by Stella Ramsaroop
(Originally published in the Kaieteur News on 08 Jan 2006)
Issues of gender equality come in so many forms; professional, relational, spiritual, intellectual - and yes, even sexual. Traditional thought demands that women scorn their sexuality, one of the most vital and enjoyable parts of life.
If you asked a woman in 1906, just one hundred years ago, if she was as sexually satisfied as her spouse, there would have no doubt been a variety of possible responses. If she was taught that such talk was not “ladylike,” she may have shied from an answer or stormed off in a pious huff. However, if you could coax an honest reply, it would have probably entailed the required deference to the needs of her husband.
However, there is a new day dawning on this sensitive issue as women slowly realise that - contrary to what most men think - females have a sexual appetite too. They are also coming to terms with the fact that it is okay to like sex and that their sexual needs are just as important as that of their spouse’s.
There is nothing that ticks me off more than when someone (man or woman) labels a woman who enjoys sex as a slut, yet a man who likes sex is somehow a stud. It is normal, and in fact natural, for both women and men to enjoy sex.
This double standard is diminishing as women explore the many shades and nuances of their sexuality. The feelings of guilt that have been imposed by a patriarchal society are quickly dissipating each time one woman unabashedly tells another keenly interested woman about how much fun she had with her husband the night before.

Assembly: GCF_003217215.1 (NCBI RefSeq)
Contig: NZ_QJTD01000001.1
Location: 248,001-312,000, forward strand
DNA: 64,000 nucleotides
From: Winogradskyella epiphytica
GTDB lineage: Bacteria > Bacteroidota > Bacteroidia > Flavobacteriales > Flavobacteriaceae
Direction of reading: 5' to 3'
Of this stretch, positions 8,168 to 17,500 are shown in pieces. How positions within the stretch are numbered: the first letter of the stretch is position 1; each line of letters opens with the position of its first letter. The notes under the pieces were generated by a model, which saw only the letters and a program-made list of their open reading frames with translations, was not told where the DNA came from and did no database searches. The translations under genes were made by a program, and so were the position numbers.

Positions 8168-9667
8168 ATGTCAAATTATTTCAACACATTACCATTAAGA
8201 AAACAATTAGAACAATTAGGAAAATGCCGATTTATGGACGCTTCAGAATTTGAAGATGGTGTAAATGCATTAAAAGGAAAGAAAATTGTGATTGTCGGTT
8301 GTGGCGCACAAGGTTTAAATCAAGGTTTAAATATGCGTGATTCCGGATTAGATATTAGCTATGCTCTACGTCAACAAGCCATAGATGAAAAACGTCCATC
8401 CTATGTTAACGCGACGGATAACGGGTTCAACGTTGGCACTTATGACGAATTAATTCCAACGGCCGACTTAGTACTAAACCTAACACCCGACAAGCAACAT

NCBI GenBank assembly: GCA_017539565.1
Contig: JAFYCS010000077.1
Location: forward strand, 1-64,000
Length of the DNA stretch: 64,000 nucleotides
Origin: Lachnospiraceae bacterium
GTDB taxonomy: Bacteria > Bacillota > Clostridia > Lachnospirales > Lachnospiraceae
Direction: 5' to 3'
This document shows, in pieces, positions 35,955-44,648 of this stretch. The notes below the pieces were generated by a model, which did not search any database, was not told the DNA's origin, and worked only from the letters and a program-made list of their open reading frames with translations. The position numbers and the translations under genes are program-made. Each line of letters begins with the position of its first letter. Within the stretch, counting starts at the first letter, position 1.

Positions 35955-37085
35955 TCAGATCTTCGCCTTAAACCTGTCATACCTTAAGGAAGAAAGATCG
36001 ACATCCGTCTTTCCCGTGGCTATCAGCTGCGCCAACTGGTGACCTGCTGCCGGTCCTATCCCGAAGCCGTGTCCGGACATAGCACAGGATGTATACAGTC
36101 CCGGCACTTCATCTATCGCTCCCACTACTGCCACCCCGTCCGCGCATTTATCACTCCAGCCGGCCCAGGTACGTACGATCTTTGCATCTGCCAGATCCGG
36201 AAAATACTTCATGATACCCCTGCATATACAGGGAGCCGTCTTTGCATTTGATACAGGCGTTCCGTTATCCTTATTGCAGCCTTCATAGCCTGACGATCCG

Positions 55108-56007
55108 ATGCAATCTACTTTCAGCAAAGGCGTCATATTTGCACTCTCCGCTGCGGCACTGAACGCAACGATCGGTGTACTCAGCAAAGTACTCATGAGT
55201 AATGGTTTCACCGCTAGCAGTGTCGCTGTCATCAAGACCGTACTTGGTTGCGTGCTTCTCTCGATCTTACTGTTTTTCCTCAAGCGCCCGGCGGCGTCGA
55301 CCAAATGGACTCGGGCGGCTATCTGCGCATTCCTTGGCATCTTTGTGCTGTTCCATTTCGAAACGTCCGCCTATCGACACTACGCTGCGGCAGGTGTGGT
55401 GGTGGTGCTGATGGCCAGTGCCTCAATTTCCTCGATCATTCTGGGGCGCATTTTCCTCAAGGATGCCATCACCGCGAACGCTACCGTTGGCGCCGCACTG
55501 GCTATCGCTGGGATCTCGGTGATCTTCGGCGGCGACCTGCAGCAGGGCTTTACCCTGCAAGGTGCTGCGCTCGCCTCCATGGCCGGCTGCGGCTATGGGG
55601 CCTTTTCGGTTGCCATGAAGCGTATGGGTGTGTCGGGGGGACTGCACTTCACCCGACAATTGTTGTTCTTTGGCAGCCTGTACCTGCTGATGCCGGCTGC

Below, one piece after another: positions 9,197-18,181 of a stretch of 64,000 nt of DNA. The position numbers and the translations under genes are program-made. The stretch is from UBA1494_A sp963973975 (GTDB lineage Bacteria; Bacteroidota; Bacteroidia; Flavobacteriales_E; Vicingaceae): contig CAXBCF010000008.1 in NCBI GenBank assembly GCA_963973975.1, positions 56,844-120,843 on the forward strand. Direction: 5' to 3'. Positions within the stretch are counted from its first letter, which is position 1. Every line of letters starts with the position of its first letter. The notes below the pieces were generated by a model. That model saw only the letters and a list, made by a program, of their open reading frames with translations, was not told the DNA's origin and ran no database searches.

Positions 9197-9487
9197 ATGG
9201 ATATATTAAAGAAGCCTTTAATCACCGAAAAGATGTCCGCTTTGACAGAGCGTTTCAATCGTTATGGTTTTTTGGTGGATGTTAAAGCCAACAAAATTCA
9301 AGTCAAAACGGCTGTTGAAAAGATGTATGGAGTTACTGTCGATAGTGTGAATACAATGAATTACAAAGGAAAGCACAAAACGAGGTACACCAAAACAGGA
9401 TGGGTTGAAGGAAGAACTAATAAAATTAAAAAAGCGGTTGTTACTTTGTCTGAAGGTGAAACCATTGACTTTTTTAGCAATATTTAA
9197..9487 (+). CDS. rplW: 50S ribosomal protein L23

Further, with more women moving in powerful positions in the media, news programs and commercials are developing a distinctively feminine flare – the kind that can only be attributed to a strong woman who knows what she wants and knows how to get it. If you are an insecure man, watch out buddy, cause here we come.
I saw one example of this phenomenon in a recent fast food commercial with a woman who says that when she is eating breakfast from this particular restaurant, she feels anything is possible and dreams of hiring a pool boy – though she has no pool. How wonderfully scandalous! This commercial brilliantly hits home with every woman because yes, we think about those types of things too.
I consider this commercial to be pioneering material. To have a man say such things is traditionally acceptable, after all men do enjoy sex. However, to have a woman say such a thing breaks all social decorum, yet opens the doors of flagrant feminine sexuality into one of the last places to accept the woman for her real beauty – commercial marketing.
Commercial marketing has always portrayed the woman as either a sex object for men or a Betty Crocker type, prompting several generations of women to constantly reach for unachievable perfection projected by one delusional image or the other. This medium has been insufferably slow to recognise the woman for her true self.